While it wouldn’t be an exaggeration to say that we spent the vast majority of our time in Naples eating pizza, drinking beer to recover from climbing the 104 steps up to our weird Airbnb, and flooding our apartment while using the washing machine (that one wasn’t on us), we did find a bit of time to explore some of Naples’ long and fascinating history.
First up, we took the circumvesuviana train 20 minutes into the suburbs to explore Herculaneum, a roman-era fishing village that had been partially destroyed by an earthquake in AD 62 and then fully submerged in volcanic ash in AD 79.
This meant it had a history that somewhat parallelled the much better known Pompeii, although with three key differences for us: it was a smaller site (more manageable for our incurable need for completeness!), with fewer visitors, and was much better preserved (because of the type of volcanic rock that enveloped the town, it even conserved some food).
We visited roman villas and community meeting spaces that still had their second storeys standing, with beautiful marble cladding, mosaic floors and detailed decoration on the walls.
We saw a blacksmith’s shop that was so well preserved that archeologists were able to work out what was in for repair when the town was buried: a ridiculously ornate candelabra and a bronze statue.
We saw several thermopoliums, which were restaurants where you could pick up ready-made food (ancient branches of Wasabi, if you will). We also visited the men’s bath house, where you could still see the decorative mosaics of dolphins and cherubs, and where the compartments for men to leave their clothes were intact on the wall.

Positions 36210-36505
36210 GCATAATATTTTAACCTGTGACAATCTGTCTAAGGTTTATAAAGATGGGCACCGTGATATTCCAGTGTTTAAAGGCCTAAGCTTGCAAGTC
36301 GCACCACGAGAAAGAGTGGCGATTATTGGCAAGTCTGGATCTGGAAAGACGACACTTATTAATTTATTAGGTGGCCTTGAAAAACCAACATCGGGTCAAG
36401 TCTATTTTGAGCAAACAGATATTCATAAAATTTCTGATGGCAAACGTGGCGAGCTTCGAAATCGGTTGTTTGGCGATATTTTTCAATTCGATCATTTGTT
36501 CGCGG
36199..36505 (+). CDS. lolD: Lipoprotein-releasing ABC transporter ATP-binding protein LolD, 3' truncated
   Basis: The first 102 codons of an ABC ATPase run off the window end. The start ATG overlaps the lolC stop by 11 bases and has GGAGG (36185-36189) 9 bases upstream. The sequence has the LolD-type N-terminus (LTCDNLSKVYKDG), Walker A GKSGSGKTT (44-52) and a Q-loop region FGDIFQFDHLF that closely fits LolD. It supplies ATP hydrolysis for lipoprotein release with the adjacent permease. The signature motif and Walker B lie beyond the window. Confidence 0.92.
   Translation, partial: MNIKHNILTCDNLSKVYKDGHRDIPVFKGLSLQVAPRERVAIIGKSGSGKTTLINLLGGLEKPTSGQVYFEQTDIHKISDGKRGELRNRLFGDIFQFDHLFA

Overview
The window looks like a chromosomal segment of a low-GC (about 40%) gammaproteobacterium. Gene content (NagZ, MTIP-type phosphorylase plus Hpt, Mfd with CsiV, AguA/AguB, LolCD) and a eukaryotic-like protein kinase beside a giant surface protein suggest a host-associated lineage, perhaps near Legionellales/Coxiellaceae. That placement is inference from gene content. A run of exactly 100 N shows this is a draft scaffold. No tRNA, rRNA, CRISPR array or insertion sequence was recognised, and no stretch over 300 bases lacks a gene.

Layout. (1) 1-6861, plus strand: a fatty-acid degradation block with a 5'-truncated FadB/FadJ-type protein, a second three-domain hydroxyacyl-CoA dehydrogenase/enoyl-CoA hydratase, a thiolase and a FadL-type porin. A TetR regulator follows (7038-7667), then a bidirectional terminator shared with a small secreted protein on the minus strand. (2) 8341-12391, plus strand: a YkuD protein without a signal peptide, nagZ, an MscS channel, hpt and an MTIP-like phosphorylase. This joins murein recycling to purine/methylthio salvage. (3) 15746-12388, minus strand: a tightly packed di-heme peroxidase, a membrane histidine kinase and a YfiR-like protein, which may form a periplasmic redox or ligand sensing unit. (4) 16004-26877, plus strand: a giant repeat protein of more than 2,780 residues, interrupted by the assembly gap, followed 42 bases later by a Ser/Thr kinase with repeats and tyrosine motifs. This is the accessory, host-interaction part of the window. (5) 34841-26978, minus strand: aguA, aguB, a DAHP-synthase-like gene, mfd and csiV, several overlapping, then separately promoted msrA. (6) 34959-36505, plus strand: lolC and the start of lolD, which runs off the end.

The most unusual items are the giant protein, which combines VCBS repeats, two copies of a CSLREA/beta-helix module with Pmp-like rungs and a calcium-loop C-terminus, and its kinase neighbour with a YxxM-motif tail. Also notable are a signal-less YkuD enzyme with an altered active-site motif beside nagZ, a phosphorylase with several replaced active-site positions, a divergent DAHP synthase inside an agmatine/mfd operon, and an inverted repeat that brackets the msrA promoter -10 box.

Apparently, there’s a lot more of the village that hasn’t yet been excavated because it is under modern Ercolano. Some parts have been explored by tunnel, but what lies beyond that is still unknown. It’s a bit mind-blowing to consider what kind of treasures might be underground still waiting to be discovered. Other than a bit of a fascination with WW2, I’m not a huge history fan, but this was a truly impressive site and for me far exceeded Pompeii, which I’d visited in 2007 on an interrailing trip with Amy and Liz (pic enclosed just to embarrass them and check they are still reading 😉)
Our second visit was to Napoli Sotterranea. Here, we descended under the streets of Naples and followed a tour that covered the use of the underground catacombs from ancient Greek times to give residents running water, right up to their use as air raid shelters in WW2. There’s even a current project in collaboration with a local university examining growing plants underground using the ambient humidity to keep them watered – apparently they are supplying basil to many local restaurants.
It was a really cool experience exploring underground in a space that had been used in so many ways over such a long time span. I won’t lie – another of my favourite parts of this tour was also that we spent an hour at a comfortable temperature (we’ve not had air conditioning and it’s preeetty hot in southern Italy in August!)
Thankfully we visited before we tried the pizza fritta, so we could still fit through the extremely narrow passageways.
We spent the remainder of our time in Naples walking for miles around different neighbourhoods to soak up the street life and architecture. This included skidding through a local fish market, admiring the Maradona murals in Quartieri Spagnoli, the art nouveau architecture and upmarket shopping in Chiaia, and walking the promenade from Santa Lucia to the port.
We left Naples on the first bus of our trip; a four-hour ride to the hilltop city of Matera, via Candela.